Ed Driscoll

Man's Crisis of Identity at the Dawn of the 21st Century

“London is no longer an English city, says John Cleese. Is he right?” Ed West (no relation) of the Telegraph asks:

David Cameron’s speech on immigration may not have gone down too well with the parliamentary Liberal Democrats, but I can think of at least one Lib Dem supporter who probably agreed with the PM on this one. In an interview with Seven magazine, the Lib Dem-supporting comedy legend John Cleese explained why he had moved from London to Bath:

Cleese also spoke about the shift in British attitudes away from a “middle-class culture” and the emergence of a “yob culture”.

He said: “There were disadvantages to the old culture, it was a bit stuffy and it was more sexist and more racist. But it was an educated and middle-class culture. Now it’s a yob culture. The values are so strange.”

He added that he preferred living in Bath to London because the capital no longer felt “English”.

“London is no longer an English city which is why I love Bath,” he said. “That’s how they sold it for the Olympics, not as the capital of England but as the cosmopolitan city. I love being down in Bath because it feels like the England that I grew up in.”

It is certainly true that London explicitly sold the Olympics on the fact that the city, while less pleasant than Paris in every conceivable way, was multicultural. And while there are many positive things about cosmopolitan London – a dark-skinned Frenchman once told me that London was paradise because nowhere in France could he go about his business without fearing his skin colour might cause some problem – it is certainly not English in the way that Bath still is.

And Bath is English in a particularly liberal way, in the same way, I suppose, that Monty Python was. In fact, one of the strange things about immigration and enforced diversity is that it destroys the very things that liberals love about this country – its egalitarianism, its secularism (including the ability to laugh about religion), an unarmed police, a public willingness to pool resources to pay for publicly owned libraries, arts services, education and health care. Personally, being a latte-sipping European girly-man, I quite like those things, and yet they are slipping away (could Life of Brian even be made today? I’m not too sure).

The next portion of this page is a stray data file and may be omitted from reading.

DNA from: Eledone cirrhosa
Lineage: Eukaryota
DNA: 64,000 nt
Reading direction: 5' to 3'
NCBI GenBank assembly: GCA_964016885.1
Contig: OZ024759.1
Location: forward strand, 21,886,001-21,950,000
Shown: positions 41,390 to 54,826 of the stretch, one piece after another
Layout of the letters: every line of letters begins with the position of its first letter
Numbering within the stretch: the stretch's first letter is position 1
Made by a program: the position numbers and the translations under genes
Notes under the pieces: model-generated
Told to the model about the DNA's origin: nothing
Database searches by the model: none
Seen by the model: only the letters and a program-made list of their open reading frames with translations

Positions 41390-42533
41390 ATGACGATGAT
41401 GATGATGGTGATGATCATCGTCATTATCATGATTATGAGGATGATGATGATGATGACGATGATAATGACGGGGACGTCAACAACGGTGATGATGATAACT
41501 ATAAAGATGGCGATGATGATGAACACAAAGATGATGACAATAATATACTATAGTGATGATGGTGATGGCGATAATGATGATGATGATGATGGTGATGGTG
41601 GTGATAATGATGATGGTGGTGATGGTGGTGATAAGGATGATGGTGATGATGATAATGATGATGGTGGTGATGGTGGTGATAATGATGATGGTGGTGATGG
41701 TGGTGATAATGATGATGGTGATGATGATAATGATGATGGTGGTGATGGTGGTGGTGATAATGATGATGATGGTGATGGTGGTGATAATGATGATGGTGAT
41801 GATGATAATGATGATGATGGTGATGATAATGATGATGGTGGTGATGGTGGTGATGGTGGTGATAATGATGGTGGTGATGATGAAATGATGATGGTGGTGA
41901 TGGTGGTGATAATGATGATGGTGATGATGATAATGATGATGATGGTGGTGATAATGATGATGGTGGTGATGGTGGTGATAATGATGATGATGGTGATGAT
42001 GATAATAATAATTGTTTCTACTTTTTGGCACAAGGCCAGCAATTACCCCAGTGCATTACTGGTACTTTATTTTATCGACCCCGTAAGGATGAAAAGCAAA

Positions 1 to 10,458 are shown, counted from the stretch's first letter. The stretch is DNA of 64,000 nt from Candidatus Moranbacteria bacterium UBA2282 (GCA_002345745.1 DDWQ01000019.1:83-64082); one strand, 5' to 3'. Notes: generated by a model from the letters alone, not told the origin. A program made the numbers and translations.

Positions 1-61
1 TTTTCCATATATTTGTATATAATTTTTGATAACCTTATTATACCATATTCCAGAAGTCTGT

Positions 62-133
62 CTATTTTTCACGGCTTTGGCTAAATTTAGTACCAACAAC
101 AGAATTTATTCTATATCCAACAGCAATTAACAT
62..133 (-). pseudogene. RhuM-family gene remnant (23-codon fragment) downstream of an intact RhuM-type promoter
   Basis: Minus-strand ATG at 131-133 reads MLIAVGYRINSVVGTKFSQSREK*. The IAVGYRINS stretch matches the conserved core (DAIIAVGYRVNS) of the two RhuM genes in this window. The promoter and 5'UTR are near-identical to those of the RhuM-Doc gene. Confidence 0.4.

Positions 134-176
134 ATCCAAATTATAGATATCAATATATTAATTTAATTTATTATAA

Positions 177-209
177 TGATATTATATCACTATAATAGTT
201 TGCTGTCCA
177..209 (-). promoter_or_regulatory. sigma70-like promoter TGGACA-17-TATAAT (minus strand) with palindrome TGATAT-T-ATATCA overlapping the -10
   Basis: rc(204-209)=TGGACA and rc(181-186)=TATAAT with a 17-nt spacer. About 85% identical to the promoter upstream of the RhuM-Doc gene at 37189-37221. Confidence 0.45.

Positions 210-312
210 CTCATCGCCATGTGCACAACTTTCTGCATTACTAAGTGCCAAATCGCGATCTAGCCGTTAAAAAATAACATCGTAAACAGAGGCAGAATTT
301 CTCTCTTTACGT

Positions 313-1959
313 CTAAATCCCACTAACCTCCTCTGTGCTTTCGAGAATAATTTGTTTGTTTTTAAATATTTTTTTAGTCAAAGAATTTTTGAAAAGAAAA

John Cleese morphed into Theodore Dalrymple so slowly, I hardly even noticed.

But what did he expect? (Cleese of course. Dalrymple saw this coming ages ago.) Besides being, at times, one of the greatest comedy shows ever, Monty Python was a weekly assault on the values of post-war England. And England’s societal bedrock of wisdom and knowledge proved in retrospect,  to be surprisingly fragile.  If you’re throwing traditional values onto a bonfire every seven days, isn’t the inference you’d like to see them changed?

Of course, you shouldn’t be all that surprised if change for its own sake doesn’t go quite as planned. Or that, as West hints at above, the new era turns out to be, in many ways, less tolerant than the old one.

Update: Kathy Shaidle remarks, “Cleese and other stars of the post-war England ‘satire boom’ (beginning with Beyond the Fringe) were doing almost as much to destroy England as the Luftwaffe:”

[W]hat was left of Britain after the war was barely worth “satirizing;” the Pythons et al were “spoofing” an “Establishment” that was already dying, but they thought they were pretty brave to be trampling its grave. Weirdly, the Establishment then worked hard to ingratiate itself with these cheeky young upstarts, with gauche displays such as the awarding of those OBEs to The Beatles.

As I mentioned last week, you can chart the decline of pop culture in England in the five year gap between when Brian Epstein ordered his young charges out of their Brando-in-The-Wild-One leather jackets and jeans and into matching Pierre Cardin suits, and John and Yoko posing bollock naked for the cover of their first solo album in 1968. John would return his MBE to the Queen the following year, to protest, among other things, his latest single sliding down the charts.

Shortly before his death, Lennon would have some regrets about that phase of his life:

“I dabbled in politics in the late 1960s and 1970s, more out of guilt than anything. Guilt for being rich and guilt thinking that perhaps love and peace isn’t enough and you have to go and get shot or something, or get punched in the face to prove I’m one of the people. I was doing it against my instincts.”

Like Cleese today, I wonder if Lennon would have had any second thoughts about the world he helped to shape.